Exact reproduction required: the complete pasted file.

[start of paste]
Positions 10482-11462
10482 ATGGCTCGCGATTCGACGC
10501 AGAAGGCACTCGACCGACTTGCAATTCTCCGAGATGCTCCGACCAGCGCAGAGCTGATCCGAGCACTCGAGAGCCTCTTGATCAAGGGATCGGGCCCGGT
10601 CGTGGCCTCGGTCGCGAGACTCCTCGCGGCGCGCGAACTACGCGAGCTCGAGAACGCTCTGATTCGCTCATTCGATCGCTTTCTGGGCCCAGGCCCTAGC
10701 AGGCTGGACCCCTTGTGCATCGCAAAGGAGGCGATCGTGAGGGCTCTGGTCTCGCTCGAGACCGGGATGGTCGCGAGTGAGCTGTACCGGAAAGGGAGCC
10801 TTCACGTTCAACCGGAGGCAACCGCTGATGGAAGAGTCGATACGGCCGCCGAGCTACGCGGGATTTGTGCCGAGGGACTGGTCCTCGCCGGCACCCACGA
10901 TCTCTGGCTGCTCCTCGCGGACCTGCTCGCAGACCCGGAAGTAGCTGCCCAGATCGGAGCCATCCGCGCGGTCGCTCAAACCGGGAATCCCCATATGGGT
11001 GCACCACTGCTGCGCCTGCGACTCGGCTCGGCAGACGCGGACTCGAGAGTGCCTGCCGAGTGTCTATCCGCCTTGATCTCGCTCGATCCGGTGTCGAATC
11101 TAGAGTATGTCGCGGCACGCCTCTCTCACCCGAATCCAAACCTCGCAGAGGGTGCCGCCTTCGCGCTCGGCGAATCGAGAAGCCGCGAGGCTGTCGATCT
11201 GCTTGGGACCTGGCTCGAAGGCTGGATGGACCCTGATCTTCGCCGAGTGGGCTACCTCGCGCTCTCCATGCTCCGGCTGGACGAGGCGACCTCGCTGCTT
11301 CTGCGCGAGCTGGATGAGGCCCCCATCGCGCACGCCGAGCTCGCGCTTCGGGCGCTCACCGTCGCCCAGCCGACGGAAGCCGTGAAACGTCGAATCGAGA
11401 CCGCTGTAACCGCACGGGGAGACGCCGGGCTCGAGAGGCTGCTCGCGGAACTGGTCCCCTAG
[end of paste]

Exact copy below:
Positions 10482-11462
10482 ATGGCTCGCGATTCGACGC
10501 AGAAGGCACTCGACCGACTTGCAATTCTCCGAGATGCTCCGACCAGCGCAGAGCTGATCCGAGCACTCGAGAGCCTCTTGATCAAGGGATCGGGCCCGGT
10601 CGTGGCCTCGGTCGCGAGACTCCTCGCGGCGCGCGAACTACGCGAGCTCGAGAACGCTCTGATTCGCTCATTCGATCGCTTTCTGGGCCCAGGCCCTAGC
10701 AGGCTGGACCCCTTGTGCATCGCAAAGGAGGCGATCGTGAGGGCTCTGGTCTCGCTCGAGACCGGGATGGTCGCGAGTGAGCTGTACCGGAAAGGGAGCC
10801 TTCACGTTCAACCGGAGGCAACCGCTGATGGAAGAGTCGATACGGCCGCCGAGCTACGCGGGATTTGTGCCGAGGGACTGGTCCTCGCCGGCACCCACGA
10901 TCTCTGGCTGCTCCTCGCGGACCTGCTCGCAGACCCGGAAGTAGCTGCCCAGATCGGAGCCATCCGCGCGGTCGCTCAAACCGGGAATCCCCATATGGGT
11001 GCACCACTGCTGCGCCTGCGACTCGGCTCGGCAGACGCGGACTCGAGAGTGCCTGCCGAGTGTCTATCCGCCTTGATCTCGCTCGATCCGGTGTCGAATC
11101 TAGAGTATGTCGCGGCACGCCTCTCTCACCCGAATCCAAACCTCGCAGAGGGTGCCGCCTTCGCGCTCGGCGAATCGAGAAGCCGCGAGGCTGTCGATCT
11201 GCTTGGGACCTGGCTCGAAGGCTGGATGGACCCTGATCTTCGCCGAGTGGGCTACCTCGCGCTCTCCATGCTCCGGCTGGACGAGGCGACCTCGCTGCTT
11301 CTGCGCGAGCTGGATGAGGCCCCCATCGCGCACGCCGAGCTCGCGCTTCGGGCGCTCACCGTCGCCCAGCCGACGGAAGCCGTGAAACGTCGAATCGAGA
11401 CCGCTGTAACCGCACGGGGAGACGCCGGGCTCGAGAGGCTGCTCGCGGAACTGGTCCCCTAG